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QUESTION: If  you are a stickler regarding vegetarianism, what is your logic to make a distinction between plants and animals? Both have life!

It doesn't need unusual  intelligence to recognize that animals have an extra dimension of sentience than plants.  But more than that. Here is something which the animals themselves would put forth as their plea!. You cut a plant and eat it ; the remaining thing left on its roots sprouts again and it grows. You cut one  leg of a lamb, but the remaining three legs  remain as three for ever; the fourth leg never grows! 

The concept of non-violence has its roots in the Hindu theory that every life is a spark of the divine and our recognition of the divine must be so universal as to identify ourselves with this divinity in every living being., and therefore, the least harm that you can do to life is all that is permitted. The ideal state of non-violence may never be reached. Eating plant food is also a kind of harm done to the plant world.  In consonance with this , Hindu rituals prescribe various compensatory, repentant rites as a daily chore, for the several explicit and implicit killings that we cannot do without in our day-to-day lives. It is in this context that the practice of vegetarianism varies from region to region in the country and from one level of society to another. In fact, the higher you consider yourself in the cosmic evolution to spiritual perfection, the nearer you would yourself like to be to the ideal of non-violence. 

A delicate balance has to be attempted. Earth is the most concrete form of expression of Nature through its five elements. These five elements themselves - earth, water, fire, air and space - are nothing but expressions of the same divinity. This expression is what is technically known as prakRti. [See also 11.6 Essay on Prakriti] So for worship, we take the most concrete form of prakRti and that is why, the linga and the salagrAma risen from earth are worshipped the 'forms' bordering on the 'formless'. Plants are the next in evolution from this concrete form of prakRti. But still they have no soul. Animals have a soul. So they should not be killed. Eating plant food with proper disc ipline is called vegetarianism. Even among plant food there are taboos from the point of view of sAtvic food!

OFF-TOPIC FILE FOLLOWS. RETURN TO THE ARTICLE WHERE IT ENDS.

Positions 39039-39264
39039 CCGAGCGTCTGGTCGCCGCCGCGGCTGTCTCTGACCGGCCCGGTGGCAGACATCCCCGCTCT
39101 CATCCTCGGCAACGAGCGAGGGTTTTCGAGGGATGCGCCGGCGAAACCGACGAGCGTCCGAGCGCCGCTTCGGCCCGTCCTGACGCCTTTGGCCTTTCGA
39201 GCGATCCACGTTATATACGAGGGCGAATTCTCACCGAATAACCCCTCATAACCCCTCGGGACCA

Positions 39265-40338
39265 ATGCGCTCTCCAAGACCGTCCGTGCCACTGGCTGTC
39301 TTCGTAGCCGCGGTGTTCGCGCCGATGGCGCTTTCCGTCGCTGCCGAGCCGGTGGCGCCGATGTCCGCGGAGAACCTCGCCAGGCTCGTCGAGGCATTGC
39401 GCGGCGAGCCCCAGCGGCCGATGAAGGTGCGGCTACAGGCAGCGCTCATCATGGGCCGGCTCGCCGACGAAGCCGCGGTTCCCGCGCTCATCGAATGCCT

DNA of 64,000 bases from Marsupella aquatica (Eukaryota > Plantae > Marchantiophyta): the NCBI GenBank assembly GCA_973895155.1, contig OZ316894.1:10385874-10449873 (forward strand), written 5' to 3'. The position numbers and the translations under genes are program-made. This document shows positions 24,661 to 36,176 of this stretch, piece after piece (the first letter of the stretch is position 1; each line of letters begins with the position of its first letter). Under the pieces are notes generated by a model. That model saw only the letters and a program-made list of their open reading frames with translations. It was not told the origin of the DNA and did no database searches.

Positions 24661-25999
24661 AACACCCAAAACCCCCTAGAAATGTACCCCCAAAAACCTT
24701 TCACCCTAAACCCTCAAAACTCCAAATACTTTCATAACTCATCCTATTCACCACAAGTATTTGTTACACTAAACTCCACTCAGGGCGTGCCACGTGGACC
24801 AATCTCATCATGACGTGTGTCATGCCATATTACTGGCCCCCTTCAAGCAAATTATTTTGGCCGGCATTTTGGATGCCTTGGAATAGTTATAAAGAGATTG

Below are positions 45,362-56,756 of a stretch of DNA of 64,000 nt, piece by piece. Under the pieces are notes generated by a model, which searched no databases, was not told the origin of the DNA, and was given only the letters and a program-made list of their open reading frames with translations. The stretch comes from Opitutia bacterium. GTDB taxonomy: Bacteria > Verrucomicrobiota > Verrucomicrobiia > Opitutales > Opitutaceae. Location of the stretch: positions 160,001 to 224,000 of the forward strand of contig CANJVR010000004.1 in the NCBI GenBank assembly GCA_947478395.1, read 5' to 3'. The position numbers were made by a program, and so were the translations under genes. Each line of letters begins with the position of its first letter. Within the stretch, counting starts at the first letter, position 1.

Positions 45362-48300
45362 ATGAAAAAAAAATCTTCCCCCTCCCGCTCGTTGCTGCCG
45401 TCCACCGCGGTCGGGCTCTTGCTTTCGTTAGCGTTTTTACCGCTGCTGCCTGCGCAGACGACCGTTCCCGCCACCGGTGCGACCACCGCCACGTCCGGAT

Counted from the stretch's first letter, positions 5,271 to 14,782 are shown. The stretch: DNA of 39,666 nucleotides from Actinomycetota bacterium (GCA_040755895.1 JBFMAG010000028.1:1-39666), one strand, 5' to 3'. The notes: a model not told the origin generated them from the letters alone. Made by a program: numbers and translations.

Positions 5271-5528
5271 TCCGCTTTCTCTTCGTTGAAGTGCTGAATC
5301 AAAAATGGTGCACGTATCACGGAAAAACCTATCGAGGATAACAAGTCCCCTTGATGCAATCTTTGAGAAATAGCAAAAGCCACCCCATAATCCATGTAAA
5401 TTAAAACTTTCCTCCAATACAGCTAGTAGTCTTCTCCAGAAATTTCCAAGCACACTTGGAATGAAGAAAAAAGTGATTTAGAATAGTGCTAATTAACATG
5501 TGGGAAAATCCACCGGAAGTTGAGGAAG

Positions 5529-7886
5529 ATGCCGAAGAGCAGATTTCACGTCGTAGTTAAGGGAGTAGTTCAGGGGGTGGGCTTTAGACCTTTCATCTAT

In sum  the understanding of the concept of non-violence is dependent on the extent of  one's  conviction about the identity of all living beings. The nearer one is  to this conviction the more non-violent one is  likely to be. It is this attitude of identity that matters. The amount of violence that one  cannot but do without in one's  own life depends upon the intensity of identity with all beings that one  feels or can train oneself  to feel.  This coupled with various traditions and sociological habits that different regions of the country have evolved for themselves in tune with their environment, results in different practices of so-called vegetarianism in the different geographical areas of the world.

It is true that the purANas and itihAsas speak of meat-eating even by the brahmins of tht society. There are records of such traditions. Because of these traditions historians have been distracted to think of vegetarianism as a later interpolation into Hinduism. It is here that the emphasis on attitudes has to be taken into account. The scriptures say, for instance, whatever is offered to the Lord with intense devotion, is acceptable to Him. The natural mischievous rejoinder by the modern intellectual is: what if I offer an animal? Is this the justification for animal sacrifice? The story of the great Kannappar who offered meat to the Lord and became a model of devotion, is cited. But what was the attitude of Kannappar in that context? He was ready to pluck his only remaining eye for the sake of donating it to the Lord, even though he was already blind  by one eye which he had just plucked and offered to Him!. The attitude in this  case of extreme devotion  was obvious and the blessing of the Lord was automatic. 

It is also true that in vedic times there were animal sacrifices and these were part of certain rituals, which had been vogue almost till the beginning of the twentieth century. But it was merely because of the misue of these that a Buddha had to appear on the scene and wean people away from their other-worldly ambitions and make them concentrate on compassion, sympathy and non-violence as one's basic dharma. It was because of the misdirected emphasis on the ritualistic sacrifices still persisting even after the Buddha's time, that a Sankara appeared and emphasized the transience of every benefit whether of this world or of the other world and led everybody on to think in terms of their upward path of evolution rather than keep circling in the quagmire of the cycle of births and deaths.  

Every one must cultivate these five cardinal virtues in all their generality. As one rises in the ladder of perfection of these virtues, one will find that one's own concepts and dimensions  of these  virtues begin to embrace everything that has been enjoined to be good by all the religions of the world.  The simultaneous effort to suppress the gang of twelve ignoble channels of the mind  along with their captain Ego has also to be carried on. Ascent on the ladder of spiritual perfection depends on both. This uphill task is a never-ending exercise. One who has gone a long way in this journey is usually called a dharmAtmA. y.

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